Many of us have been hearing the “weight-loss hormone” story for a while. If you are sleep deprived:
- Your body makes more ghrelin, the hormone that says “GO, eat more” and ...
- Your body makes less leptin, the hormone that says “STOP,” and tells your body it is full, and ...
- Your body makes more cortisol, which can increase your appetite.
But the recent question Dr. Oz asked me was critical to everyone’s better understanding of the relationship between sleep and weight loss: “I would think that that anytime I am awake I would burn more calories. Why isn’t this the case?”
It all has to do with our stages of sleep, specifically REM sleep.
During REM sleep your brain is more active than any other stage. In fact, in some cases, it is more active than when you are awake. This activity requires fuel for thought, called glucose, the basic building block of most foods.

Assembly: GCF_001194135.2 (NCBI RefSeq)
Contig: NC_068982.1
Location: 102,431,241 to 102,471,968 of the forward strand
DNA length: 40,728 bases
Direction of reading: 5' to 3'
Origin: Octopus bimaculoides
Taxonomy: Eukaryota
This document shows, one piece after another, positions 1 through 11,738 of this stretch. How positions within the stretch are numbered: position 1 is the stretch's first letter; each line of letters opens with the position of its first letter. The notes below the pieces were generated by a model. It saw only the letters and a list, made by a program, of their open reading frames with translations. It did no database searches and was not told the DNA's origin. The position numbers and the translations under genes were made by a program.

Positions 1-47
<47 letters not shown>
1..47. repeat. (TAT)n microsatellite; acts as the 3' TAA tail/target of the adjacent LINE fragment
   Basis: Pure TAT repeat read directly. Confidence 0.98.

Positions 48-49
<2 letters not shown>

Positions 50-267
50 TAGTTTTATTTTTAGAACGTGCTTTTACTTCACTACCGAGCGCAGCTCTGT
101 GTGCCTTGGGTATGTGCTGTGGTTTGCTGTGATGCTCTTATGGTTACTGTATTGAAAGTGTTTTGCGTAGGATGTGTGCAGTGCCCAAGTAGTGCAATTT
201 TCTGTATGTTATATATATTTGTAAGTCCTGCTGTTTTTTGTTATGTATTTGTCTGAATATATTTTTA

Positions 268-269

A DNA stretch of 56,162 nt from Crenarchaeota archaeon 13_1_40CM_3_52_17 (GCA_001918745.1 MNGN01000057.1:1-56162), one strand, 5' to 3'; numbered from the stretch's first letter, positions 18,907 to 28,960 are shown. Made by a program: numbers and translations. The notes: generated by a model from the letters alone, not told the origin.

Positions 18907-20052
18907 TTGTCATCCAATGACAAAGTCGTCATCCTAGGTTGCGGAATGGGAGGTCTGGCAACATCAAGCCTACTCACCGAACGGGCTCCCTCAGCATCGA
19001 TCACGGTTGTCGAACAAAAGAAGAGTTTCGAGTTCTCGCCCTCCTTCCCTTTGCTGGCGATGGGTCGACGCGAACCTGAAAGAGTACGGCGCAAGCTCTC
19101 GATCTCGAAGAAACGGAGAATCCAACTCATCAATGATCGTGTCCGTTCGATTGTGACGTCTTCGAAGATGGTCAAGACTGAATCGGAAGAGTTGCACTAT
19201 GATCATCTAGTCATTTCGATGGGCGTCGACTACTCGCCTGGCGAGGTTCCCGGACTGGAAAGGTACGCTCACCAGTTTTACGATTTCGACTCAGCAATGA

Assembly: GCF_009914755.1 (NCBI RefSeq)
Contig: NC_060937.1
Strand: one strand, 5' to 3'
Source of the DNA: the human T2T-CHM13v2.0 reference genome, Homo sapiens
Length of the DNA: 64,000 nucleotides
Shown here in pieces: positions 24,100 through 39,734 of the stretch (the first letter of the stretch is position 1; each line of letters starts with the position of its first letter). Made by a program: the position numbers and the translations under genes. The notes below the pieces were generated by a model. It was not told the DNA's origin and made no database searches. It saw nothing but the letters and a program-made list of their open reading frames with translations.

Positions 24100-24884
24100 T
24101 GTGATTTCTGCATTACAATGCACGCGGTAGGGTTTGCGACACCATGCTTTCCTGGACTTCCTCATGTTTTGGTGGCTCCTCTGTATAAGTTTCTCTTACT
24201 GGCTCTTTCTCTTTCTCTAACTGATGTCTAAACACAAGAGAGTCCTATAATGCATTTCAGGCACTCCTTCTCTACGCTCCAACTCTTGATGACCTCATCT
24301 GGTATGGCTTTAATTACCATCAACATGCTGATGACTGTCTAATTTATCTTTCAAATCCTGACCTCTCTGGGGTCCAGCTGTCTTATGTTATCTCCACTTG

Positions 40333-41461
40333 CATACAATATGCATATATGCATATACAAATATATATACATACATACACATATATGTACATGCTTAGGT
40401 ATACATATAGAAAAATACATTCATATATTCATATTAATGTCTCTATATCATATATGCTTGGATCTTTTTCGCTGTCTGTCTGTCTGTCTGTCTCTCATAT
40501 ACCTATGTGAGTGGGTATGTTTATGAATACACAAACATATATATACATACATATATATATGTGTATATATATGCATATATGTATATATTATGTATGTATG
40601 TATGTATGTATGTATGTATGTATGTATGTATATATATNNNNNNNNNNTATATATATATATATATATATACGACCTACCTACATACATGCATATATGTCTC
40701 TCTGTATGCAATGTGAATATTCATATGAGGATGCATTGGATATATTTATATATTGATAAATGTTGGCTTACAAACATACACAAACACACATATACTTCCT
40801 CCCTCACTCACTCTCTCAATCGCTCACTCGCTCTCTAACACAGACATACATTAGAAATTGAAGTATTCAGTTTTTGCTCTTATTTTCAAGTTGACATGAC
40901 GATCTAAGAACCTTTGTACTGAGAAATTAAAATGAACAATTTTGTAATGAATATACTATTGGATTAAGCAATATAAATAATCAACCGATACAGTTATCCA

Sleep follows a very particular, and fairly predictable, cycle in most individuals each night:
Your brain goes from: Wake to Stage 1, from Stage 1 to Stage 2, from Stage 2 to Stages 3 and 4, back to Stage 2 and on into REM sleep. You can see this in the graph above. But look at the yellow bar. This represents REM sleep, and notice how it gets longer and longer as the night progresses. This shows how your body gets more REM sleep in the very early morning hours. Just like riding a bike uphill, you have to climb up before you can coast down that hill, and you need to go through the first few sleep cycles to get more REM sleep.
So, what happens when you only get 6 hours of sleep? You cut off that last REM period, which is where your brain uses the most calories. What does that mean for your waistline? Over the course of a year, one research study from Sao Paulo showed this could add up to as much as 14 pounds of extra weight.